IT resource management has traditionally relied on percentage calculations, but in virtual infrastructures, this approach can be a hindrance.
You may have started up Windows PerfMon, for example, to discover that CPU utilization is up more than 90% and steady. This use of PerfMon was great when operating systems and hosts had a direct, one-to-one linkage. Virtualization and the rise of private cloud computing mean that resource usage is no longer easy to determine by simple percentages. But many people don’t trust the alternative: simply adding up the megahertz and gigabytes.
Calculating resource supply
A common question about virtual machine (VM) resource management is, “If I’m not measuring VM resources based on percentages, how will I measure performance?” The answer lies in an evolved way of visualizing VM resources I like to call “resource economics.”
Resource economics relies on two economics terms you may have learned about in school: supply and demand. The idea with supply and demand for IT resource management, however, is ensuring that there’s always enough supply to meet the demand of your VMs. Each piece of hardware in your virtual infrastructure contributes a finite sum of resources: processing, memory, storage and networking.
All virtualization management tools provide you with this VM resource management information. In VMware vCenter, for example, you’ll find numbers representing the supplies of these VM resources inside the vCenter Client. The Summary tab of a vCenter cluster highlights the total CPU resources and memory available to that cluster (see Figure 1). You can view similar information in Hyper-V and Microsoft System Center Virtual Machine Manager (SCVMM).
When it comes to IT resource management, calculating the supply of VM resources is relatively easy. Simply add the amount of processing power of each host or cluster, then its amount of memory and so on to determine your capacity. And remember that adding more hardware means adding to the supply of VM resources.
Determining resource demands
Calculating demand requires slightly more effort. It’s not as easy to find this data in most management toolsets.
Demand represents the quantity of resources your VMs require to do their jobs. This number is ever-changing, increasing and decreasing as VMs process their workloads.
Again using the vCenter Client as an example, instantaneous counters under the Virtual Machines tab represent point-in-time CPU and memory demand (see Figure 2).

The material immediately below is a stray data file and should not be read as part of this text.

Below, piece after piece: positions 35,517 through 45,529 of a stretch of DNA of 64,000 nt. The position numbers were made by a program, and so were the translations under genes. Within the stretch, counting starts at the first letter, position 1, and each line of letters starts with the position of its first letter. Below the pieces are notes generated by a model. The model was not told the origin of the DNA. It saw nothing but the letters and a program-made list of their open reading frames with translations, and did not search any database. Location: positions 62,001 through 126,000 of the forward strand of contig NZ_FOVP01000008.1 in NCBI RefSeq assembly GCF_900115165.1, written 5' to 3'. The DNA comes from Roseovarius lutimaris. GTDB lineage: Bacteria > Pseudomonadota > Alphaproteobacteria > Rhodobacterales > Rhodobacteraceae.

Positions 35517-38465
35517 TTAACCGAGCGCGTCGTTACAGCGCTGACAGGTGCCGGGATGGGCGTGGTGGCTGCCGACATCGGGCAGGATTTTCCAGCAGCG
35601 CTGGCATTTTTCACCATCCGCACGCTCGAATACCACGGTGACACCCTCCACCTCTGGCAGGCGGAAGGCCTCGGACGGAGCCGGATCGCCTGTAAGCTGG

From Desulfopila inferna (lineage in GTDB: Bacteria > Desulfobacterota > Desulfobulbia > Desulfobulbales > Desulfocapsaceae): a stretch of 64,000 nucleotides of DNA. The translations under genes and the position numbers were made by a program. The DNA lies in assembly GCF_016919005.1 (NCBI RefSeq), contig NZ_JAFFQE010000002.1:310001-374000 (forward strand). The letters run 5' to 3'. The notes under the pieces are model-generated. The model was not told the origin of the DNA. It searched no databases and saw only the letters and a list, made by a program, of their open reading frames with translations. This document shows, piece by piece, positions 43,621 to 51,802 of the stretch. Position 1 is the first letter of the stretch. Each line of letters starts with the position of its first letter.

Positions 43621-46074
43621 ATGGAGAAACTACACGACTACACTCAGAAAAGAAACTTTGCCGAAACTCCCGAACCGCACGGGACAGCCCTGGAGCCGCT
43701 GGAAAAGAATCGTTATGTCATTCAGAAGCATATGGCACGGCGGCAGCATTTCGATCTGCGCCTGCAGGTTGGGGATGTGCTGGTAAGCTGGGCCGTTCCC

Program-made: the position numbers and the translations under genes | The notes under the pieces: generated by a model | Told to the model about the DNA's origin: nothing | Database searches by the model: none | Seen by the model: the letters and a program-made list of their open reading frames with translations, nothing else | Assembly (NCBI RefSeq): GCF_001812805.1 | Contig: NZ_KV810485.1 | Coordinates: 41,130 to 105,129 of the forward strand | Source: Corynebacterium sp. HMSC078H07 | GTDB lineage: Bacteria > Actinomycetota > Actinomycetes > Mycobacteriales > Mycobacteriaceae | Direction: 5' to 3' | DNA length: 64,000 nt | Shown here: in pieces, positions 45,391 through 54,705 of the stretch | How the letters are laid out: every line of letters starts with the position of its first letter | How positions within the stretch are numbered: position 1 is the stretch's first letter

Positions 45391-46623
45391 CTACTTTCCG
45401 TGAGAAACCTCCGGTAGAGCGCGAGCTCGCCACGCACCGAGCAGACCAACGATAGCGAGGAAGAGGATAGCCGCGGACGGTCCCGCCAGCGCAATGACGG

IT pros familiar with PerfMon often have trouble reading (or sometimes, trusting) this IT resource management information. PerfMon’s use of percentage-based counters has driven most IT pros to believe that CPU demand is exclusively a percentage-based metric, but focusing on the integer numbers presented by the vSphere Client and other tools makes calculating demand for VM resources much easier. Using information from the vCenter Client, you can add the host CPU processing power for each running VM to calculate CPU demand.
Resource utilization is a constantly changing metric, but most servers tend to operate with a relatively stable set of processes and activities. That stability should improve your confidence in these calculations. VCenter Guided Consolidation even comes with a report that shows fluctuations in resource usage. The report shows the anticipated CPU and memory use for the server, but it also shows a line graph that represents the change in use over time (see Figure 3). A straight-line graph means you don’t have to worry about much deviation from your resource-demand calculations.
If your environment lacks the supply to meet the demand of your virtual machines, VM performance suffers. Gathering IT resource management metrics over time also gives you an easy-to-follow trend line for determining when you’ll need to purchase more hardware for VMs. With virtualization hardware often being a capital expense, knowing that date well in advance ensures that you’ll always have the supply to meet your demands.